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Florencewalks Audio Guide proves to listeners that much of Florence's art is found not only in her world famous museums but on her streets as well. Florencewalks takes visitors on four intimate walking tours, revealing the treasures that can only be fully appreciated by those on foot. The neighborhoods include Dante's Florence; The Streets of the Renaissance Princes; Markets, Bazaars, and Antiques; and the Artisans' Quarter. Stroll down hushed alleys permeated with the aroma of fresh spices and produce. Enter sun-washed piazzas flanked by churches, artisans' workshops, and grand palazzo. Each tour leads visitors through centuries of Italian history and architecture, showing them the undisputed charms of this lovely city and revealing the scandals and anecdotes buried in its vivid and volatile past.
These four intimate walking tours can take as little as two hours or as long as a morning or afternoon, depending on whether you stop at shops, museums, or cafes which are pointed out along the way. You can also listen to the tapes before you leave to help you plan your day in Florence and they will be an enjoyable reminder for you when you return.
century, via de’ Pecori and the surrounding streets of the market were the scene of business transactions of every kind, many unsavory, carried out in alleyways and warehouses. The old families no longer found it fashionable or desirable to live near the market. After two or three hundred years of living where they worked, the merchants began to build new houses on the outskirts of Florence. They moved to the suburbs and left the city problems to the city dwellers. Their abandoned houses and
talk is all hypocrisy, To make believe to simple ears, That still the maiden wreath she wears. To make matters worse, he even suggested that she was a seductress of other women’s husbands: That dame who singing there you see Is a witch of this our Tuscany, Who up and down the city flies, Deceiving people with her lies, Saying to one: The truth to tell I know you love your husband well; But you will find, on close inspection, Another has his fond affection. Now the fairy, who had good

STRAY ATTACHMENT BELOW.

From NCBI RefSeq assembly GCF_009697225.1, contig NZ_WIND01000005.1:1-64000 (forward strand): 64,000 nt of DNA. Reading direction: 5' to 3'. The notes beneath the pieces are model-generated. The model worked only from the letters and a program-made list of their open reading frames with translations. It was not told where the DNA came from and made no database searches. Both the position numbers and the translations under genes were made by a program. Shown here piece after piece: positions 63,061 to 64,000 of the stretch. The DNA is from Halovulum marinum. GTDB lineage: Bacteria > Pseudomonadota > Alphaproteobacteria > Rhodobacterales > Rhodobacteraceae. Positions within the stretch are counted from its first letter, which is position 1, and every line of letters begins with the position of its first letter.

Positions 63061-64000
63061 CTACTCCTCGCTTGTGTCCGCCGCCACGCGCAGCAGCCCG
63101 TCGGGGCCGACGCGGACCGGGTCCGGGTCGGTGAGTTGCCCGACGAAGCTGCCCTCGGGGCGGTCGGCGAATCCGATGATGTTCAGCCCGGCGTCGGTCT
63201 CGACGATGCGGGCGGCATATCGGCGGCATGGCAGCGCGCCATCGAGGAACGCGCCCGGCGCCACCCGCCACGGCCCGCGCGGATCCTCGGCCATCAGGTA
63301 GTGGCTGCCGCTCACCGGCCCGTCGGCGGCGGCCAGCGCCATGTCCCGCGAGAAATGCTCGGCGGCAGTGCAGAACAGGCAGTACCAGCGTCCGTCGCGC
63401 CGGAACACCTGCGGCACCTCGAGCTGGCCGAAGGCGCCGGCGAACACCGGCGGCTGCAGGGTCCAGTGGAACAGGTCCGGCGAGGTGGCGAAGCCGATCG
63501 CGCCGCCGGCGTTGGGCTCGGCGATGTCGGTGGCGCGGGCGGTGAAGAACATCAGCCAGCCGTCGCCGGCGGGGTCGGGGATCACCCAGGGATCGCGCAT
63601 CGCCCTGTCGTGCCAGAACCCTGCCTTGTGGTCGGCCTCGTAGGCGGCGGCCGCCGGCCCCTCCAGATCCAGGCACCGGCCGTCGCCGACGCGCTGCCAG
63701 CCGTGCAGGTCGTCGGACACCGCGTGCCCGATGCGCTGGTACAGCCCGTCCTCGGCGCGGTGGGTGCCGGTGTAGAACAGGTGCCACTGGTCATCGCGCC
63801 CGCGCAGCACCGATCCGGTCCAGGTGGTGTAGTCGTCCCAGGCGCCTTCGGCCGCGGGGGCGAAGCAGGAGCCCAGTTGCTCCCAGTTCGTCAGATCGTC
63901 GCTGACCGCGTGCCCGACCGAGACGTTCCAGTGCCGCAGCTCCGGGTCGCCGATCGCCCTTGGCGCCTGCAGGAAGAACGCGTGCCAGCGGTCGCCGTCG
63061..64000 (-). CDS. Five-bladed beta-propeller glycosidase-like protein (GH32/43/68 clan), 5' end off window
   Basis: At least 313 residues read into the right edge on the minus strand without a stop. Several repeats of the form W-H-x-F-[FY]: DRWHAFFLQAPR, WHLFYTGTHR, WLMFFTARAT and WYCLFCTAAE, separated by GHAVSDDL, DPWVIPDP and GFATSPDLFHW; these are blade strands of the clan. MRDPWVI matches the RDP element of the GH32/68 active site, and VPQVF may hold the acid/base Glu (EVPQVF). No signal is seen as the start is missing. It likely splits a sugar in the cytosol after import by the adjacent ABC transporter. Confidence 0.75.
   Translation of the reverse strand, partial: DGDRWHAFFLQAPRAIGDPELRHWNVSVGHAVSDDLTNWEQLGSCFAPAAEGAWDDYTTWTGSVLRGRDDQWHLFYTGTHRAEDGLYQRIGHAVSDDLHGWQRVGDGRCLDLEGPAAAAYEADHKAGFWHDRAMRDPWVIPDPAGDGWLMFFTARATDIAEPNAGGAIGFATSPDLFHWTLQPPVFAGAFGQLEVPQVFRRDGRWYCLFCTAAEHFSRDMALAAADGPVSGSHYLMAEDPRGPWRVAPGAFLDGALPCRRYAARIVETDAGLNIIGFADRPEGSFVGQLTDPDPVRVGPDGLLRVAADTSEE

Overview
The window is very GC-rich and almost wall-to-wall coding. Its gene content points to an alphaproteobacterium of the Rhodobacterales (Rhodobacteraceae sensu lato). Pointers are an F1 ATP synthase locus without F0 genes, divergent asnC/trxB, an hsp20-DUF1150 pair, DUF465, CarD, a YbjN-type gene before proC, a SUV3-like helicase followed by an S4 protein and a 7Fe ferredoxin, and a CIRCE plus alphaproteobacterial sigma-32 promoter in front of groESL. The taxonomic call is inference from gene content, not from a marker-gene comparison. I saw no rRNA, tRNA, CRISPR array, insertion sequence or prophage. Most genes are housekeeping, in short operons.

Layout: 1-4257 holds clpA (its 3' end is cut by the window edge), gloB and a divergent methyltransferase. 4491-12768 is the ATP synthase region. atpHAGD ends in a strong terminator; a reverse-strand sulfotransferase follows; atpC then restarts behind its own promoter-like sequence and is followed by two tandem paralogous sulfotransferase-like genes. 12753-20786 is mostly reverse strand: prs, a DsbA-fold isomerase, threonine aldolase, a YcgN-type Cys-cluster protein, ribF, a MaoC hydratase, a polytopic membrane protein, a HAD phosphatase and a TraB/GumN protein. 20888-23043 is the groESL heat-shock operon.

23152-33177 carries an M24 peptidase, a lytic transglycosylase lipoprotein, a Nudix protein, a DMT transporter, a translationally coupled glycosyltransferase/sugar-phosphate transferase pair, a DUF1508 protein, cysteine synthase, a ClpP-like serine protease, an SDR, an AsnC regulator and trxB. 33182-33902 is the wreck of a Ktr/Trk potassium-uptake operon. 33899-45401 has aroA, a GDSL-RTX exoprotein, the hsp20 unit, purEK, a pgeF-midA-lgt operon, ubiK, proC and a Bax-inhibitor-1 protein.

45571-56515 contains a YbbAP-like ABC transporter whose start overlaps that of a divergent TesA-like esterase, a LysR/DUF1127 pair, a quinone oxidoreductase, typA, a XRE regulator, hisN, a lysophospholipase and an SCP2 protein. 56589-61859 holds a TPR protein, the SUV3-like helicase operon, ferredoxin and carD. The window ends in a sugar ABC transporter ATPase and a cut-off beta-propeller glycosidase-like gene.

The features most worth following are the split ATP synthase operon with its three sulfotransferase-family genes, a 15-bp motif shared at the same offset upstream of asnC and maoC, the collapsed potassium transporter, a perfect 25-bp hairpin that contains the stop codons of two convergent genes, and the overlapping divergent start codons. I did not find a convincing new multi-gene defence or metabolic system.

also. Tickets and information for plays and musical events can be procured also at the box offices of three of Florence’s best-known theaters. Teatro Niccolini is at via Ricasoli 3; plays and concerts are held several times a week in this sumptuous seventeenth-century hall. A smaller, intimate theater with a wide selection of dramatic events is the Teatro dell’Oriuolo at via dell’Oriuolo 31. Across the Arno, at Borgo San Jacopo 36, is the more experimental theater group Teatro il Punto; their
for the sight of the English language or in the mood for some light conversational news stories, then by all means buy it. These papers are sold in the many newsstands around the train station. Swimming facilities in and around Florence can be crowded, so brace yourself for a lot of company if you venture out to the pools. Children will enjoy the playgrounds and swimming at Campo di Marte (take bus number 17 from the train station). Bus A also leaves from the station and goes to the Piscina le
its back to their palazzos. Brunelleschi’s death in 1446 temporarily interrupted construction. Finally, in 1487, the church was completed. The façade is noticeably simple. This is the way that Brunelleschi wanted it, and despite a brief but aborted plan in 1792 to jazz it up with sculptures and marble mosaics, the residents of the Santo Spirito neighborhood like it and want to keep it this way. Church of Santo Spirito At the height of the Renaissance, the church provided the quarter with more